To add more good news to the picture, positive trends are being seen in the townhome and condo communities as well. While NJ isn’t back to pre-recession prices, at least the housing market is moving in the right direction.

Why Inventory is Low – But Maybe Not for Long

Part of the reason why inventory is low is because would-be sellers are holding onto their properties because they are not willing to sell their home at a discount. This deters many would-be sellers, so they either remain in their homes or rent them out to continue paying down their mortgage.

Over time, we can expect to see some of these sellers slowly listing their homes when they can finally make the numbers work for them, but in the meantime, inventory will remain relatively low – at least for these types of homes.

Foreclosed homes are a different story. With the high number of foreclosures, there are still many that need to make it onto the market. Once they are listed, we can expect to see them clear out very quickly, boosting sales and driving up the market, hopefully allowing today’s would-be sellers to finally list their homes without taking as much of a hit. This has been the trend for much of the country, and it has helped many states rebound to better sales.

We can only hope that the housing market bubble will be a thing of the past, and housing prices will continue to strengthen over time. We’re making positive steps in the right direction, making now – potentially – a great time to sell, buy or both.

Vampire and Zombie Homes Continue to Grow in NJ

Just because it isn’t Halloween season it doesn’t mean that it’s the end of zombies and vampires. A real estate firm coined the term “vampire houses” to represent the many homes that have gone into foreclosure, but the original owners continue to live there. Vampire homes are slightly different from zombie homes in which no one lives in. These homes are going through the foreclosure process, but they have been abandoned by the owners. Which one is worse? It’s hard to say. All we know is that both vampire and zombie homes continue to grow in NJ.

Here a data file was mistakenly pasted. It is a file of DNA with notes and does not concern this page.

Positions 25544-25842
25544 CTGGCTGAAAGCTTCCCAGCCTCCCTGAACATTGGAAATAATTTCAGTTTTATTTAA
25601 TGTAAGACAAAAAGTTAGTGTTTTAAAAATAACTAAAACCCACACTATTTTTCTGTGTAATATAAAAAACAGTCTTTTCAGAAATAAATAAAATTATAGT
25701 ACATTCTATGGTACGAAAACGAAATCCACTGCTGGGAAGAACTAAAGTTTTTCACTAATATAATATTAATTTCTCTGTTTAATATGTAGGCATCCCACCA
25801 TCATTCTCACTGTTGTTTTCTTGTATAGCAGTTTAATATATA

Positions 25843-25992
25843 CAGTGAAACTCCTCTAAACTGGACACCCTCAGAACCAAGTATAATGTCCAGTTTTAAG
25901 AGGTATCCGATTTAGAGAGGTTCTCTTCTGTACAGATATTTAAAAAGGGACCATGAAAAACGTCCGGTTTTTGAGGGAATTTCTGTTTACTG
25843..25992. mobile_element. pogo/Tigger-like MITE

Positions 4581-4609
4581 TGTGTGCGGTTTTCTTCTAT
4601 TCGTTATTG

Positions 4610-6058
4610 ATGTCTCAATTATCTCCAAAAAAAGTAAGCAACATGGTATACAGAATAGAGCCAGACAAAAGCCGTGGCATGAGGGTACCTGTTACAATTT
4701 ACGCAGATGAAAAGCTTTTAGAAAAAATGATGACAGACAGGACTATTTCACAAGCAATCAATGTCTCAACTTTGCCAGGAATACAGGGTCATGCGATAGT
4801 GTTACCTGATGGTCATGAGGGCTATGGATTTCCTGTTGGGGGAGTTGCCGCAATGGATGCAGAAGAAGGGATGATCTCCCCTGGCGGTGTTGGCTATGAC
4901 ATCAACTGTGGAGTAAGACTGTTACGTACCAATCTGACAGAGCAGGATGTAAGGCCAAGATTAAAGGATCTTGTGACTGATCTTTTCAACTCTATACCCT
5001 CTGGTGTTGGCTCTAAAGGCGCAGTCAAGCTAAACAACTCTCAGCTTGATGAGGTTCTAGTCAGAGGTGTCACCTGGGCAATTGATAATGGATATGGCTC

Why So Many Foreclosures in NJ?

It’s no secret that the Garden State has been hit hard by foreclosures. In fact, as much of the country is seeing a reduced rate of foreclosures, the number of foreclosed properties is still increasing in NJ. This is largely due to the fact that New Jersey is one of 17 states that requires foreclosures to go through the court system. With so many homes in foreclosure, the state has a lot of paperwork to process, and foreclosed homes keep piling up.

In the meantime, zombie homes continue to sit, and more homes turn into vampire lots where the family continues to live in the home until they are forced out. Currently, there are more zombie homes than vampire homes, with a staggering 14,000 homes sitting empty, accounting for 17 percent of the NJ population. The vast majority of these homes come from Cape May, Hudson County, Camden, Gloucester and Somerset.

Will Any Good Come out of Vampire and Zombie Properties?

Of course, no homeowner who pays their bills and mortgage on time wants to hear that they have zombies and vampires for neighbors. But, is there any good that could result from this?

Hopefully, yes. As New Jersey deals with more paperwork and processing, the banks are going to want to sell homes sooner. This leaves a good opportunity for buyers to purchase a home that they want, in an area that they want and for a price that they want. With so many homes in the foreclosure process, buyers will have the upper hand, because at the end of the day, these homes are better off being sold and having real owners live in them rather than sitting vacant or with “vampires.”